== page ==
equilibrates this lateral force. Regarding the bending moment diagram, there are three critical sections with
similar high values: (i) the slab-pile connection, (ii) below the ground level in the liquefied layer, and (iii) close
to the interface of the shallow material and the non-liquefiable layer. Those zones are critical to design the
structure, because the first one was the location of several sources of failure observed in the structure. The
nominal yielding bending moment of the piles is about 142 kN-m. This value is less than the maximum applied
moment, indicating that the pile already reached the yield strength in FEM results.

Fig. 12 – Dynamic internal force envelops for the third pile from the shore to the ocean.
Shear and bending moment diagrams obtained from the FEM model were compared against a simplified
method to calculate the lateral spreading effects over piles. Methods based on liquefaction resistance factor, as
those described in [1], were not applicable to this case, because of the analytical lateral displacement achieved
were not realistic for the site characteristics. An approximation using LPile® software and model results was
conducted imposing the liquefied state using soil displacements of FEM model in free field case (without the

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structure). To include the inertial effect of the concrete slab, a shear force, equal to the product of the tributary
mass and the maximum slab acceleration, was added at the top of the pile.
As Fig. 12 shows, the resultant internal forces from LPile® analysis are, in general, contained by the
envelops of shear and bending moment from Plaxis®. The shapes of the curves are relatively similar and agree
with the soil behavior in liquefied state. However, there are differences between the maximum values and their
location. In the case of the shear force, the simplified model predicts a maximum value of more than two times
that of the FEM model, and it takes place at a different location.

5. Conclusions
The main conclusions of this study are:
- Plaxis® software is able to properly represent the seismic soil response of the liquefiable materials. As
Fig. 9 shows, the response along the field measurement line was satisfactorily reproduced by the
developed FEM model.
- Horizontal relative displacements predicted by Plaxis® are greater than field observations at points
close to the reference wall. This could be related to the soil layer simulated using UBC3D-PLM. This
layer liquefies earlier than real soil, hence the post-liquefied behavior predicted by the model is less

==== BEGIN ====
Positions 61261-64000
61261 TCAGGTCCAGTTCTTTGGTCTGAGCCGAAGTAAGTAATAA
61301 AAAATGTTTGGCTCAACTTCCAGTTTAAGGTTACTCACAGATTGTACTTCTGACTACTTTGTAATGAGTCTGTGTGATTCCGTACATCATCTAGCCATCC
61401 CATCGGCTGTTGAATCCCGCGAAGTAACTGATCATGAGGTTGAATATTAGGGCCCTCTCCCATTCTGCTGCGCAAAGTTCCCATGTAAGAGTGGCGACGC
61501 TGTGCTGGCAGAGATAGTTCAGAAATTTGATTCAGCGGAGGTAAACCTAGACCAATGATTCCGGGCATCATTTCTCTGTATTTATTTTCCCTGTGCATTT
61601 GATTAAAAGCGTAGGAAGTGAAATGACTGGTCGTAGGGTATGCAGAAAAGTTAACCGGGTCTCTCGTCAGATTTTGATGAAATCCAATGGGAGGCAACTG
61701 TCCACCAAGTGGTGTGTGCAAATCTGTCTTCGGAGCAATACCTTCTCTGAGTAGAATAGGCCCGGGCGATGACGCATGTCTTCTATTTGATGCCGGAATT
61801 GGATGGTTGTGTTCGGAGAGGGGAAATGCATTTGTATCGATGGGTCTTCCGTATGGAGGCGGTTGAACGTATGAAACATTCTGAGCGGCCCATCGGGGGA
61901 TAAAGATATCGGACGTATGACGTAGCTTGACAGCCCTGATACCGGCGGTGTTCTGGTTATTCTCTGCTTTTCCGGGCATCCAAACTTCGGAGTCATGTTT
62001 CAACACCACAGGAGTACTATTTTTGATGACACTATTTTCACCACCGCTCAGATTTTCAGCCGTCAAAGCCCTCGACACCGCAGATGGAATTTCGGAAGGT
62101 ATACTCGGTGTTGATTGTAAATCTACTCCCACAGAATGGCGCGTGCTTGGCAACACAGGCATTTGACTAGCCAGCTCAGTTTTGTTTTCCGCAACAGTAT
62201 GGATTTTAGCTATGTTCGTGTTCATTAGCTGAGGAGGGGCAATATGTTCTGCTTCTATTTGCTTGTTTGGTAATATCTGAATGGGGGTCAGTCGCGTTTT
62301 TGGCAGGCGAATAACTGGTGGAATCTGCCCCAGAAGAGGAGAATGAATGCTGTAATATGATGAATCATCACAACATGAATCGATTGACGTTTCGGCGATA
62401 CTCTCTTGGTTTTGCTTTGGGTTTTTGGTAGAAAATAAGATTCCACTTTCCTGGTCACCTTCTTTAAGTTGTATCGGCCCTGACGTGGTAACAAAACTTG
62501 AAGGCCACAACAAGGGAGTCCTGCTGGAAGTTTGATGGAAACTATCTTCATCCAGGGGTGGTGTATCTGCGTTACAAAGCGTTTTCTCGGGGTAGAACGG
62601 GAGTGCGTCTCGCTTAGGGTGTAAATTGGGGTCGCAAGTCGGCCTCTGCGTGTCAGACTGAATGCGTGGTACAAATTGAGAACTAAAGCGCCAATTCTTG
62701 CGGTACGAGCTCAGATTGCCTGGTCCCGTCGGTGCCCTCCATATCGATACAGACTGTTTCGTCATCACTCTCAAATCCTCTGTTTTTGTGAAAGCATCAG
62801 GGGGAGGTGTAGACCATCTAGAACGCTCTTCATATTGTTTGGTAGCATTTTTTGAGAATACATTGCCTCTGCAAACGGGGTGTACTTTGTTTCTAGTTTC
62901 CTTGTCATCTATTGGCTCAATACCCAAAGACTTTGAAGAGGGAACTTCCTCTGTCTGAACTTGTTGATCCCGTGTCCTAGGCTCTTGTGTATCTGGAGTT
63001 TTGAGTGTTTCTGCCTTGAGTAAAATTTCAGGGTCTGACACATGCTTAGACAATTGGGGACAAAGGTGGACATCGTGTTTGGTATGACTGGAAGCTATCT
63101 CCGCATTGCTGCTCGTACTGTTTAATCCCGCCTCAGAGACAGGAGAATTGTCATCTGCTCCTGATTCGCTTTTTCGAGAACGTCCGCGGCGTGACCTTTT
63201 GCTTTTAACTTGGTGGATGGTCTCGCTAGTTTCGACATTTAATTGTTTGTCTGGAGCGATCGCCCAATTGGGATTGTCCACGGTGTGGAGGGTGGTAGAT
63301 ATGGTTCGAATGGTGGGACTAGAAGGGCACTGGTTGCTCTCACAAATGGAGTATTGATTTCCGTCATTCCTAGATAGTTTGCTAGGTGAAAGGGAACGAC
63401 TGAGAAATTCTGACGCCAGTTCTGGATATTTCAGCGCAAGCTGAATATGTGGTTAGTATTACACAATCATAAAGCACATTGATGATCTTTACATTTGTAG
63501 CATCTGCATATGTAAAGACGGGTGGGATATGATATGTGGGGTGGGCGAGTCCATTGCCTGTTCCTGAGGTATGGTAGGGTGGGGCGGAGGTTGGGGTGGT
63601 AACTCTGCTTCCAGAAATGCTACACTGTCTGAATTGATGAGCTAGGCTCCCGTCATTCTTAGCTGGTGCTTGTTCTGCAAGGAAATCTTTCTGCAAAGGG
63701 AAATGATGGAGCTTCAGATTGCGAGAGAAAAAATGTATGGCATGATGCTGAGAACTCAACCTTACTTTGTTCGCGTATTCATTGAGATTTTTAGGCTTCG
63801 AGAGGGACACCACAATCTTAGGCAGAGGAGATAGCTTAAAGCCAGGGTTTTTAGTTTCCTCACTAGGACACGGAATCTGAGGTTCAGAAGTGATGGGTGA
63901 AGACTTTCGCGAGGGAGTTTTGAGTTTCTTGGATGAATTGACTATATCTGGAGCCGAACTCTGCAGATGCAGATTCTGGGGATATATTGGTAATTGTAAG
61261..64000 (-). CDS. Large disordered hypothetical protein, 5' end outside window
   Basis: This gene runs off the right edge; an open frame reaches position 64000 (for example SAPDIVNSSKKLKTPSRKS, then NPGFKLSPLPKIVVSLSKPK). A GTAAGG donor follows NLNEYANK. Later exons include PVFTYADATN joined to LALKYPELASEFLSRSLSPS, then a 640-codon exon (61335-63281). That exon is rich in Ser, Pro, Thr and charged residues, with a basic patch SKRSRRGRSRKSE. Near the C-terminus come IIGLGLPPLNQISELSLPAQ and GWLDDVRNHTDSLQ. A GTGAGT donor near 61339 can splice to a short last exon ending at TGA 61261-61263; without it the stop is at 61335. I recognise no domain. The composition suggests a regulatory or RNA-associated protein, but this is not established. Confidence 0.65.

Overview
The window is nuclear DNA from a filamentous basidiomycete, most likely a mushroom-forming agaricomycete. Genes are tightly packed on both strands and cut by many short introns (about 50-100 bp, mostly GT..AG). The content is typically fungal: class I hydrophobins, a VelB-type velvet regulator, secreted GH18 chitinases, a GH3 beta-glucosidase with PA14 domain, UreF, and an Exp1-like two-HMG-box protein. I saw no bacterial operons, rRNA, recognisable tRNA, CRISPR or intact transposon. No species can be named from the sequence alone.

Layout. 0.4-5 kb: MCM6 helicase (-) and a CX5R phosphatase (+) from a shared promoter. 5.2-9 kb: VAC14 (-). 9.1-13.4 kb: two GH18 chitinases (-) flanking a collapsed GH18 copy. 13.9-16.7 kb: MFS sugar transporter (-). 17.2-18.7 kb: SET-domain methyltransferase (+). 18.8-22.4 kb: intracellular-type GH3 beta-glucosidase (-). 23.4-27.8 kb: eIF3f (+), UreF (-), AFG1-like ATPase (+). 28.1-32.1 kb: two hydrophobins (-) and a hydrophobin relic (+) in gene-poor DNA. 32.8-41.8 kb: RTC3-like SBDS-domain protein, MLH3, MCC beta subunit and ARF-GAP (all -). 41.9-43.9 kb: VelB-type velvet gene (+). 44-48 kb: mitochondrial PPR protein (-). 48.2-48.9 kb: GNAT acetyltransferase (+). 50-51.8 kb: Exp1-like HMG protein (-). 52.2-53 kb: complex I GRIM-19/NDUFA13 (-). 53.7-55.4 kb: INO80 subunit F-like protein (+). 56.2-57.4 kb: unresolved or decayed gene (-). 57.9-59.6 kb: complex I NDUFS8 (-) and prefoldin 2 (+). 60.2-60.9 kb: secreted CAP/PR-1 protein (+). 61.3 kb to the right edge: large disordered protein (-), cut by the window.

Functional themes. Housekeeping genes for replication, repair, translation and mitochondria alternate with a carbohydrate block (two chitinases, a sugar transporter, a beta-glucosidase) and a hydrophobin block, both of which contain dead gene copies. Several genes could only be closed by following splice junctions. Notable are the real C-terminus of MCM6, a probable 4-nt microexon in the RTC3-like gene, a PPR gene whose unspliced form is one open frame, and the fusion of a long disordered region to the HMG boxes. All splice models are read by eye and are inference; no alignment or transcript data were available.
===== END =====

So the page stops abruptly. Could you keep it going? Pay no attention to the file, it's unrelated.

rigid than the actual behavior of soil.
- Due to the 3D nature of the modeled port, results of 2D model are only an approximation of the real
problem. Two dimensional model enforces a plane-strain condition modifying the loading transfer
between the piles and the surrounding soil, which does not include three dimensional
topography/bathymetry and soil variability influence, and it cannot simulate the complete three-
component seismic loading. More realistic results could be, in principle, achieved with a 3D model
incorporating all the features mentioned above. Nevertheless, simulated residual 2D deformations of
the pier are very similar to the available damage description from the post-earthquake survey.

5. References
[1] Ashford S.A., Boulanger R.W., Brandenberg S.J. (2011). Recommended design practice for pile foundations in
laterally spreading ground. PEER report 2011/04, Pacific Earthquake Engineering Research Center. University of
California, Berkeley.
[2] Bardet J.P. (1997). Experimental soil mechanics. Prentice Hall.
[3] Bray J., Rollins K., Hutchinson T., Verdugo R., Ledezma C., Mylonakis G., Assimaki D., Montalva G., Arduino
P., Olson S.M., Kayen R., Hashash Y., Candia G. (2012). Effects of ground failure on buildings, ports, and
industrial facilities. Earthquake Spectra, 28 (S1), S97-S118.
[4] De la Maza G., Williams N., Sáez E., Rollins K., Ledezma C. (2016). Liquefaction-induced lateral spread in Lo
Rojas, Coronel, Chile. Field study and numerical modeling. Earthquake Spectra, in press.
[5] Departamento de ingeniería Civil Universidad de Chile (2012). Mw=8.8 terremoto en Chile, 27 de febrero 2010.
[6] Kulhawy F.H., Mayne P.W. (1990). Manual on estimating soil properties for foundation design. United States.
[7] Laera A., Brinkgreve R.B.J. (2015). Site response analysis and liquefaction evaluation.
[8] Lo Presti D.C.F., Pedroni S., Cavallaro A., Jamiolkowski M., Pallara O. (1997). Shear modulus and damping of
soils. Géotechnique, 47 (3), 603-617.
[9] Petalas A., Galavi V. (2013). Plaxis liquefaction model UBC3D-PLM.
[10] Plaxis 2-D (2015). Reference Manual.
[11] Salgado R., Lee J. (1999). Pile design based on cone penetration test results. FHWA/IN/JTRP-99/8, Purdue
University, West Lafayette, IN.
[12] Vucetic M., Dobry R. (1991). Effect of soil plasticity on cyclic response. Journal of Geotechnical Engineering,
117 (1), 89-107.